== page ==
(F) You gave "setlogsock()" an invalid value for

       "eventlog passed to setlogsock, but no Win32 API available"
           (W) You asked "setlogsock()" to use the Win32 event
           logger but the operating system running the program isn't
           Win32 or does not provides Win32 compatible facilities.

       "no connection to syslog available"
           (F) "syslog()" failed to connect to the specified socket.

       "stream passed to setlogsock, but %s is not writable"
           (W) You asked "setlogsock()" to use a stream socket, but
           the given path is not writable.

       "stream passed to setlogsock, but could not find any device"
           (W) You asked "setlogsock()" to use a stream socket, but
           didn't provide a path, and "Sys::Syslog" was unable to
           find an appropriate one.

       "tcp passed to setlogsock, but tcp service unavailable"
           (W) You asked "setlogsock()" to use a TCP socket, but the
           service is not available on the system.

       "syslog: expecting argument %s"
           (F) You forgot to give "syslog()" the indicated argument.

       "syslog: invalid level/facility: %s"
           (F) You specified an invalid level or facility.

       "syslog: too many levels given: %s"
           (F) You specified too many levels.

       "syslog: too many facilities given: %s"
           (F) You specified too many facilities.

       "syslog: level must be given"
           (F) You forgot to specify a level.

       "udp passed to setlogsock, but udp service unavailable"
           (W) You asked "setlogsock()" to use a UDP socket, but the
           service is not available on the system.

       "unix passed to setlogsock, but path not available"
           (W) You asked "setlogsock()" to use a UNIX socket, but
           "Sys::Syslog" was unable to find an appropriate an
           appropriate device.

       Manual Pages


       SUSv3 issue 6, IEEE Std 1003.1, 2004 edition,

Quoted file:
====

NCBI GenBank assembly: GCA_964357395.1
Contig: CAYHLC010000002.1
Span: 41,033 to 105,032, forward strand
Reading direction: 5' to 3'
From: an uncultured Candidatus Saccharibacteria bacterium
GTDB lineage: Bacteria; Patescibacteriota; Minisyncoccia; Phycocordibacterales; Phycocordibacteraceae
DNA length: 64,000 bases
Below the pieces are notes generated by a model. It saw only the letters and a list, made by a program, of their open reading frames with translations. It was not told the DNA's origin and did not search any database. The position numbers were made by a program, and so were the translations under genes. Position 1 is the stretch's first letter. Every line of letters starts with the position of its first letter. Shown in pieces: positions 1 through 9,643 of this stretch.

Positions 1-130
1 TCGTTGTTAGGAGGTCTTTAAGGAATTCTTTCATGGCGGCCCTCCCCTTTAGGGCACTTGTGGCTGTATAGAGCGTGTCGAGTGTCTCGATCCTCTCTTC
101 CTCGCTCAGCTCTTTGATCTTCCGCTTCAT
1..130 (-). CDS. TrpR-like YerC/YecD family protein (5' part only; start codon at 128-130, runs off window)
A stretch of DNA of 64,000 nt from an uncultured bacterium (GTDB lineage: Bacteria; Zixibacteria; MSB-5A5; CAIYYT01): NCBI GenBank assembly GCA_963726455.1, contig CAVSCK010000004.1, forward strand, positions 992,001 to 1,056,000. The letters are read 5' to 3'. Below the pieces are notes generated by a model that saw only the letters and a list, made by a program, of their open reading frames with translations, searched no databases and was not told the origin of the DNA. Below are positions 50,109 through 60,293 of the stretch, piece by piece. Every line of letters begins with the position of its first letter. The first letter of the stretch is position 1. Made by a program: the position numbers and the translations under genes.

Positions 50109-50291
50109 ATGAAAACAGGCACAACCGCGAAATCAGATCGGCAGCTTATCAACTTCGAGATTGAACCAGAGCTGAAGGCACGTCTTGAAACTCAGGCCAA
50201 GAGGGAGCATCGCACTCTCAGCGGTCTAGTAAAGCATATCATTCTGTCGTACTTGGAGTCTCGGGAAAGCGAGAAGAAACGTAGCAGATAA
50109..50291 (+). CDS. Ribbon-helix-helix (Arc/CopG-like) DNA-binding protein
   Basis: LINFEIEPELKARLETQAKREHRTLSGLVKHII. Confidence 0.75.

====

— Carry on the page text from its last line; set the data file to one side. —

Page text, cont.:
GNU C Library documentation on syslog,

       Solaris 10 documentation on syslog,

       Mac OS X documentation on syslog,

       IRIX 6.5 documentation on syslog,

       AIX 5L 5.3 documentation on syslog,

       HP-UX 11i documentation on syslog,

       Tru64 5.1 documentation on syslog,

       Stratus VOS 15.1,


       RFC 3164 - The BSD syslog Protocol,
       <> -- Please note that
       this is an informational RFC, and therefore does not specify
       a standard of any kind.

       RFC 3195 - Reliable Delivery for syslog,


       Syslogging with Perl,

       Event Log

       Windows Event Log,

       Tom Christiansen <tchrist (at)> and Larry Wall
       <larry (at)>.

       UNIX domain sockets added by Sean Robinson <robinson_s (at)> with support from Tim Bunce <Tim.Bunce (at)> and the "perl5-porters" mailing list.

       Dependency on replaced with XS code by Tom Hughes
       <tom (at)>.

       Code for "constant()"s regenerated by Nicholas Clark <nick

       Failover to different communication modes by Nick Williams
       <Nick.Williams (at)>.

       Extracted from core distribution for publishing on the CPAN
       by Sebastien Aperghis-Tramoni <sebastien (at)>.

       XS code for using native C functions borrowed from
       "Unix::Syslog", written by Marcus Harnisch <marcus.harnisch

       Yves Orton suggested and helped for making "Sys::Syslog" use
       the native event logger under Win32 systems.

       Jerry D. Hedden and Reini Urban provided greatly appreciated
       help to debug and polish "Sys::Syslog" under Cygwin.

       Please report any bugs or feature requests to "bug-sys-syslog
       (at)", or through the web interface at
       I will be notified, and then you'll automatically be notified
       of progress on your bug as I make changes.

       You can find documentation for this module with the perldoc

           perldoc Sys::Syslog

       You can also look for information at:

       ·   AnnoCPAN: Annotated CPAN documentation


       ·   CPAN Ratings


       ·   RT: CPAN's request tracker


       ·   Search CPAN


       ·   Kobes' CPAN Search


       ·   Perl Documentation


       Copyright (C) 1990-2008 by Larry Wall and others.

       This program is free software; you can redistribute it and/or
       modify it under the same terms as Perl itself.

perl v5.10.0                 2008-06-17                  Syslog(3pm)